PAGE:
New Genetic Sequence Data Map May Lead to New Immunotherapies

ImmunoMap, which can examine T-cell receptor repertoire relatedness, may help predict clinical outcome for patients with cancer and could be a new tool for designing vaccines and immunotherapies.

There are currently very few available approaches to analyzing biologic data that can offer new information about immune responses and help guide appropriate interventions. However, investigators at Johns Hopkins University report in Cancer Immunology Research that they have developed what they call ImmunoMap, which can examine T-cell receptor repertoire relatedness.

“ImmunoMap was able to predict clinical outcome. Patients who were responding to therapy had more dominant T-cell receptor motifs,” said Jonathan Schneck, MD, PhD, who is a professor of pathology, medicine, and oncology at the Johns Hopkins University School of Medicine and a member of the Johns Hopkins Kimmel Cancer Center in Baltimore.

The ImmunoMap revealed unique trends in CD8 T-cell response to self-antigen (Kb-TRP2) or to a model foreign-antigen (Kb-SIY) in naive and tumor-bearing mice. The researchers also used this tool to analyze clinical trial data of tumor-infiltrating lymphocytes in patients treated with anti-PD-1 therapy.

The tool was developed through high-powered computing to create a mathematical model of genomic sequence data of receptors from human T cells that were exposed to a virus in the laboratory. Using an unsupervised learning algorithm, the team was able to convert the T-cell receptor sequencing data into numeric distances based on similarities in the receptor sequences. Once thousands of sequences were converted into the “distance” metrics, the computer system’s artificial intelligence algorithms looked for patterns among the receptors.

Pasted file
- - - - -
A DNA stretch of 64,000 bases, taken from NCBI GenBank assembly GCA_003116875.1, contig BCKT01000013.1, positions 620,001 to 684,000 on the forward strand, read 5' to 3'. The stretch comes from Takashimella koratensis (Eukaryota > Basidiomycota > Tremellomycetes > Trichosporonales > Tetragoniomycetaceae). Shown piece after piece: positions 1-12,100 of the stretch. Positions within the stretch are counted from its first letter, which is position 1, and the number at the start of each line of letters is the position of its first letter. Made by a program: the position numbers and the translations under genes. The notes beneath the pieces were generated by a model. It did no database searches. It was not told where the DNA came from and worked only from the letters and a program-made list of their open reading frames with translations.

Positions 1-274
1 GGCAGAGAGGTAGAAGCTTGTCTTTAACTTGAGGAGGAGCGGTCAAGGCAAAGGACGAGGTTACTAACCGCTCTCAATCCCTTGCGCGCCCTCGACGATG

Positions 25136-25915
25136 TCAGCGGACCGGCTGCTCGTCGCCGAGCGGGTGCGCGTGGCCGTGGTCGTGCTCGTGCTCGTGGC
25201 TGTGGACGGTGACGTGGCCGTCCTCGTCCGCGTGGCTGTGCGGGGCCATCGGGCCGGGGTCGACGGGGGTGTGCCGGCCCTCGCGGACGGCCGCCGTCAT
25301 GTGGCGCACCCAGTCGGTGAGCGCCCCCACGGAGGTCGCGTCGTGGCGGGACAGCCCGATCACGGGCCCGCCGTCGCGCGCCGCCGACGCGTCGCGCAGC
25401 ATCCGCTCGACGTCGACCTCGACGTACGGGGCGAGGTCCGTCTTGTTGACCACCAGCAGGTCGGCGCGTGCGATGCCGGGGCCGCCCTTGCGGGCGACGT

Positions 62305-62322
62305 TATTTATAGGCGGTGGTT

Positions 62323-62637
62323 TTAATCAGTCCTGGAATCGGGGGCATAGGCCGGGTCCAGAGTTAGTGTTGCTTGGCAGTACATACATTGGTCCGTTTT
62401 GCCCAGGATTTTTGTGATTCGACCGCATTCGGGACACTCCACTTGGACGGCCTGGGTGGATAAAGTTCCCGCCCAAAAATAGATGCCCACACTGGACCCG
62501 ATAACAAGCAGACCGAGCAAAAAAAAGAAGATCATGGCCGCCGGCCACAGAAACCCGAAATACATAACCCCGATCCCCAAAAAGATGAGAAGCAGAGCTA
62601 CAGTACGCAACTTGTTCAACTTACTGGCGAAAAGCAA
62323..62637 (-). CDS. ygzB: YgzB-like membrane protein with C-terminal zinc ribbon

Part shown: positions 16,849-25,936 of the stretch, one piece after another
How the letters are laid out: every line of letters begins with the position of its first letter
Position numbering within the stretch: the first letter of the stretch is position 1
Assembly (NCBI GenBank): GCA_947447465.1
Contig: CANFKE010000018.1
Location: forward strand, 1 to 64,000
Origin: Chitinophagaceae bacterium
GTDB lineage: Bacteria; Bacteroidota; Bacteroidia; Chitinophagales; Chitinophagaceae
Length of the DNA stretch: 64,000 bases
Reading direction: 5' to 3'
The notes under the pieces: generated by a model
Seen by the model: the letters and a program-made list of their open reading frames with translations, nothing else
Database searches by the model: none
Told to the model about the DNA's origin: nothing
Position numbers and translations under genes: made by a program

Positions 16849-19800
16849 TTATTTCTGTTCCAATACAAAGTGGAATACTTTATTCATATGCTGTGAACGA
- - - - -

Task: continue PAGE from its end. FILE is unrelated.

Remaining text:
The researchers tested the map’s ability to correlate immune responses on receptor sequencing data from T cells in the tumors of 34 patients with cancer enrolled in a nationwide clinical trial of the immunotherapy drug nivolumab. Among the 34 patients, three melanoma patients responded to nivolumab, and the rest did not respond. In the responders, the scientists found more different T-cell receptor clusters (median of 15) compared with eight or nine in the nonresponders.

After 4 weeks of nivolumab, they also found that the diversity of T-cell receptors decreased among the responders by 10% to 15%. “T-cell and T-cell receptor analysis may become an important clinical tool for predicting clinical outcome even after just 4 weeks of therapy,” Schneck told Cancer Network.

Schneck said response to immunotherapy is commonly determined by whether T cells are able to infiltrate the tumor site. However, the current findings demonstrated that while infiltration is important, it is not enough to explain patients’ variable responses to immunotherapy. More research is warranted and currently the ImmunoMap cannot match T-cell receptors to specific antigens.

Ultimately, it is hoped this map can become a new tool for designing vaccines and engineered T cells for cancer treatment.

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